WASHINGTON, DC - NOVEMBER 15:  Demonstrators join a rally against the proposed Republican tax reform legislation on the east side of the U.S. Capitol November 15, 2017 in Washington, DC. The rally was organized by a large group of liberal organizations, including MoveOn.org, National Education Association, Patriotic Millionaires, Stand Up America, Our Revolution, Americans for Tax Fairness Action Fund, Tax March, the Center for American Progress Action Fund, Communications Workers of America, Indivisible, Little Lobbyists, Main Street Alliance and VoteVets.  (Photo by Chip Somodevilla/Getty Images)

The GOP Tax Bill Violates Reproductive Rights

Today House and Senate Republicans passed a widely unpopular tax bill, sending it to President Trump’s desk to be signed. Though you might not guess it, this bill will directly impact people’s access to sexual and reproductive healthcare services. 

Republicans are using tax reform as an opportunity to rollback important components of the Affordable Care Act (ACA) after several unsuccessful attempts to repeal the bill entirely. One major feature of the ACA is its individual health insurance mandate, which penalizes people who are not insured through their employers or through the insurance marketplace. While the penalty may seem unfair, it ensures that as many people as possible enroll in health insurance, making insurance more affordable for everyone. When the individual mandate is repealed, insurance premiums will rise, and low-income individuals will likely be unable to afford their own insurance plans.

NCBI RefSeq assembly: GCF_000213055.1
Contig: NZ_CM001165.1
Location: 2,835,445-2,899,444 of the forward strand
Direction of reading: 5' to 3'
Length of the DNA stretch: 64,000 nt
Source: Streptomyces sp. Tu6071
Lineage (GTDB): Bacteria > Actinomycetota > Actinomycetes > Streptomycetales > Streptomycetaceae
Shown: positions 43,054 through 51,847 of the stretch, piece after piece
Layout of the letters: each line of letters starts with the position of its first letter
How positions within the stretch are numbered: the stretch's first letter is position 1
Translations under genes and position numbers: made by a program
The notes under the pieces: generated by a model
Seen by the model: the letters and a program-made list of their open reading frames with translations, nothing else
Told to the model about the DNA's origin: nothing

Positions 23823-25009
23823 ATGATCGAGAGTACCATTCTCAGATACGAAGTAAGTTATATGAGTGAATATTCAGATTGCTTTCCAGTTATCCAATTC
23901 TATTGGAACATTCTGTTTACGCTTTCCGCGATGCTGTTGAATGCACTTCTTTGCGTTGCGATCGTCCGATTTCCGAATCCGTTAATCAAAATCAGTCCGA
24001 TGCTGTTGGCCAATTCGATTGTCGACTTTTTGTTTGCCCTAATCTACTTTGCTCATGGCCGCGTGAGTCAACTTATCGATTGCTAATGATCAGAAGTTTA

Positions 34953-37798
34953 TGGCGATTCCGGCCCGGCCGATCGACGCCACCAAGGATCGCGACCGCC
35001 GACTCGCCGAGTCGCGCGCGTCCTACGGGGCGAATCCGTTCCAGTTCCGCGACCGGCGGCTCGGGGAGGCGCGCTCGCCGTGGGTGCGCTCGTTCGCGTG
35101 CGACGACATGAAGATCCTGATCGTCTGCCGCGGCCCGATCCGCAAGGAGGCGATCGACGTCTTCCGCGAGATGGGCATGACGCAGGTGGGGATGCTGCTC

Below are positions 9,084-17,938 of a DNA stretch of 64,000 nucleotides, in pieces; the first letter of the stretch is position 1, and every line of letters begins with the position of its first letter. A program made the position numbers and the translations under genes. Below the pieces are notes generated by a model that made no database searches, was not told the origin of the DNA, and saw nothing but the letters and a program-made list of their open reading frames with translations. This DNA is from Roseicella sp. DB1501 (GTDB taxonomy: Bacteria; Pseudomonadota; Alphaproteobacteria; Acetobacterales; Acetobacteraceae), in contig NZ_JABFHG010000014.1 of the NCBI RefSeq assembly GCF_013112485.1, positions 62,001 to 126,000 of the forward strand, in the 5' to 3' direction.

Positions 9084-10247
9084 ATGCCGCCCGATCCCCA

Without this mandate, the Congressional Budget Office estimates that within 10 years approximately 13 million people will be without health insurance. Since the implementation of the ACA, 9.5 million women gained coverage and the proportion of insured Black, Latinx and low-income individuals increased.

Originally the tax bill included anti-abortion personhood language presuming the legal rights of a fetus in order to criminalize abortion. Fortunately, this language was removed due to the Byrd rule, which requires vetting of every policy to ensure its alignment with the federal budget — defining an unborn child’s education rights in a tax reform bill is irrelevant. This language is no longer included, but the bill still takes aim at marginalized people’s access to the health services they need.

While healthcare centers like Planned Parenthood can provide more affordable services regardless of age, gender, immigration status, or insurance coverage, sliding-scale clinics are still burdensome and people in conservative and rural communities face barriers even getting to their nearest clinic. High costs limit people’s reproductive choices and deter others from seeking out services at all. As an example, without insurance, an IUD can cost up to $900 plus $250 for the medical procedural fee.

This bill is an attack on the health and safety of low-income and marginalized people. Republicans are legislating deep cuts into our social safety nets. We need to identify other ways to defend our rights: we must take care of one another.

Header image credit: Getty Images via The Guardian

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Amanda R. Matos, proud Nuyorican from the Bronx, NY, is the co-founder of the WomanHOOD Project, a Bronx-based youth-led organization for young women of color. She is dedicated to empowering communities of color through capacity building, political education, and civic engagement. Amanda has led community organizing and policy initiatives at Planned Parenthood of New York City and Girls for Gender Equity. She is currently pursuing a master's degree in public policy at the Harvard Kennedy School of Government as a Sheila C. Johnson Fellow. On her free time, Amanda eats doughnuts and watches great TV shows like Jane the Virgin and Blackish.

Amanda R. Matos is a community organizer and reproductive justice activist from the Bronx, NY.

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